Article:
Do-it-yourself (DIY) automated insulin delivery systems have gained rapid uptake, yielding self-reported improvements in glycemic control and quality of life for patients, but creating unique challenges for health care providers (HCPs).
Researchers in Canada are highlighting the uncertainties and challenges posed by automated insulin delivery (AID) systems designed by patients, as the approach continues to gain steam among patients who have type 1 diabetes (T1D).
Spearheaded and facilitated by people living with T1D, do-it-yourself (DIY) AID systems have gained rapid uptake, yielding self-reported improvements in glycemic control and quality of life for patients, but creating unique challenges for providers, as they have not been assessed in randomized controlled trials and are unregulated.
“Widespread use of unlicensed and unregulated insulin delivery systems presents challenges for health care systems and HCPs [health care providers]. A lack of legal, ethical, and regulatory guidance in the use of DIY AID systems creates uncertainty for HCPs with respect to their ethical and professional obligations in providing prescriptions for the technology and associated required supplies,” detailed the researchers. “From a clinician’s perspective, each component of the DIY AID system that a doctor is responsible for prescribing is an approved medical treatment or device; insulin pump, insulin, glucose sensor, and pump supplies. However, individuals using DIY AID systems combine these approved technologies in an unregulated and off-label way.”
Their findings published in Canadian Journal of Diabetes.
Recently, the OPEN International Healthcare Professional Network and Open Legal Advisory Group, comprising over 40 providers and legal experts globally, published a consensus statement on use of DIY AID. In their statement, the groups acknowledged the potential of DIY AID systems, along with commercial AID systems, to benefit people with diabetes while noting that they do not support universal uptake of DIY AID systems over commercial systems. The statement also underscored the need for providers to account for local law and organizational governance within their practice.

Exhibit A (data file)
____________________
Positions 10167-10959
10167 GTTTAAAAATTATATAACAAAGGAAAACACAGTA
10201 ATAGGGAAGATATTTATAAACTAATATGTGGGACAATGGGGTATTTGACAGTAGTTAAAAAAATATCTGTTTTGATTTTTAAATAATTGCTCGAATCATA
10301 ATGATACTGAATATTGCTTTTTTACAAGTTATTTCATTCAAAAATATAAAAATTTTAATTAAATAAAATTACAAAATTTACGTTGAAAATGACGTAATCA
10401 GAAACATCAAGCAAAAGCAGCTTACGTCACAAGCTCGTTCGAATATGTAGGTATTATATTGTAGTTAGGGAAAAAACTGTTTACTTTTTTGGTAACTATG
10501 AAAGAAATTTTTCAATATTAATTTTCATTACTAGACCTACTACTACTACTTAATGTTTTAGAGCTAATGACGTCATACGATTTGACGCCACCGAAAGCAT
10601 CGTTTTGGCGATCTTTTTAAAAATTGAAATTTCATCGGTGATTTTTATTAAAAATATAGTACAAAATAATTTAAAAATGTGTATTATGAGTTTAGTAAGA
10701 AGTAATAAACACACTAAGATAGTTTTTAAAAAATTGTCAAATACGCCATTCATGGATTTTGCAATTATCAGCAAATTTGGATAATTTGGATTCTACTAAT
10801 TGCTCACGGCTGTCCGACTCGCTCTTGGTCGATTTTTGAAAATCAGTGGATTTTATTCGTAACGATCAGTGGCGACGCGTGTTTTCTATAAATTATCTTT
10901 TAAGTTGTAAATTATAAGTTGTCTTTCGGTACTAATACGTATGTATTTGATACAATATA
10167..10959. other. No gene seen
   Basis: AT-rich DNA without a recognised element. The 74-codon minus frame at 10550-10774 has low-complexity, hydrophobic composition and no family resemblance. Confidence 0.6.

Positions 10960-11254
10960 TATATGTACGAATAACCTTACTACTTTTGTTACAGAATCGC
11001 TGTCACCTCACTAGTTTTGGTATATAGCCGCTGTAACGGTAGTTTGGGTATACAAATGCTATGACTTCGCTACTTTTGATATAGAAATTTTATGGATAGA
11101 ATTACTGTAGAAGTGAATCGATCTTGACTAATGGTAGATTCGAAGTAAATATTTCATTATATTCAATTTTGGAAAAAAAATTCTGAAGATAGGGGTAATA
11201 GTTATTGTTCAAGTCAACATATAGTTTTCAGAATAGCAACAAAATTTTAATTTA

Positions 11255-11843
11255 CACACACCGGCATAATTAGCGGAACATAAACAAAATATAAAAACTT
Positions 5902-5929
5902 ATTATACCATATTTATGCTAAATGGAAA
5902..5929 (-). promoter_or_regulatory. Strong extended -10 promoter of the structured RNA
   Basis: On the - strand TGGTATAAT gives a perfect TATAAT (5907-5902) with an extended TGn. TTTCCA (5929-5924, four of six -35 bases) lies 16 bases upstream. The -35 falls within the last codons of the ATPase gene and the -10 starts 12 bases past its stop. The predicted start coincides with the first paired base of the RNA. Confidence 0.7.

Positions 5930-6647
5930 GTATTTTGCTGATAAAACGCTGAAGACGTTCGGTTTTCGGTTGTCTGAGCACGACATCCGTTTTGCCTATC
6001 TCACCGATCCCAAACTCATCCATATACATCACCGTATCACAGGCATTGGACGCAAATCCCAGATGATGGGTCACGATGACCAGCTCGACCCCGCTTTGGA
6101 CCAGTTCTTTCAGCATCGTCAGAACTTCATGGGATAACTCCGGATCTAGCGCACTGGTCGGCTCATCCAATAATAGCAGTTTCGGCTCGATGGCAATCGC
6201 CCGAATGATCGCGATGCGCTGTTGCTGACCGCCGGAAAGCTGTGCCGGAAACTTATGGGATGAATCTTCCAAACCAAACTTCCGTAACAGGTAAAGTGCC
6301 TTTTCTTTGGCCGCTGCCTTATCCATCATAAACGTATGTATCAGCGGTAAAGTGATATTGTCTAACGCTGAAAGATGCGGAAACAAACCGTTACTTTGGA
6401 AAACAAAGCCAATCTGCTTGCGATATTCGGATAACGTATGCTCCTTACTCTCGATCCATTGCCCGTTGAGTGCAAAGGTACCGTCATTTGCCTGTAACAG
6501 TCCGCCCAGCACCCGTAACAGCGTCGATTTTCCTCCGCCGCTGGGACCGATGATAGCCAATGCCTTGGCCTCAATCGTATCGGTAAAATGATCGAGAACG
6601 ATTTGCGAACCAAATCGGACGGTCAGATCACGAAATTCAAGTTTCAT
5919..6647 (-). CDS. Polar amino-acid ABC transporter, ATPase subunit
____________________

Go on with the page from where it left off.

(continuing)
In a survey of 317 providers in the United Kingdom, the majority reported that they do not proactively discuss DIY AID with their patients and only discuss the approach if their patient brings it up.
“Collecting HCP views on DIY AID across Canada will be beneficial to target education and inform coherent and appropriate guidance on best practice,” explained the researchers. “If commercial AID system capabilities continue to advance in line with user need, this may result in a reduction in future DIY system use. However, currently the ethical and professional obligations for clinicians caring for patients using these systems need to be clarified urgently, to ensure optimal, consistent, and safe patient care.”
The researchers also highlighted challenges facing DIY AID users due to a lack of guidance, including a potential disconnect between patients and their providers. For example, the researchers note that if providers are not actively discussing DIY AID, patients may hesitate in bringing up the topic, feeling uncertain about the provider’s knowledge or opinion about the systems.
The group also cited concerns over potential harm from inappropriate or misprogrammed use of the systems, as they are individually set up and designed by patients.
Morrison A, Senior P, Bubela T, Farnsworth K, Witteman H, Lam A. Do it yourself and commercial automated insulin delivery systems in type 1 diabetes- an uncertain area for Canadian healthcare providers. Can J Diabetes. Published online June 22, 2022. doi:10.1016/j.jcjd.2022.06.003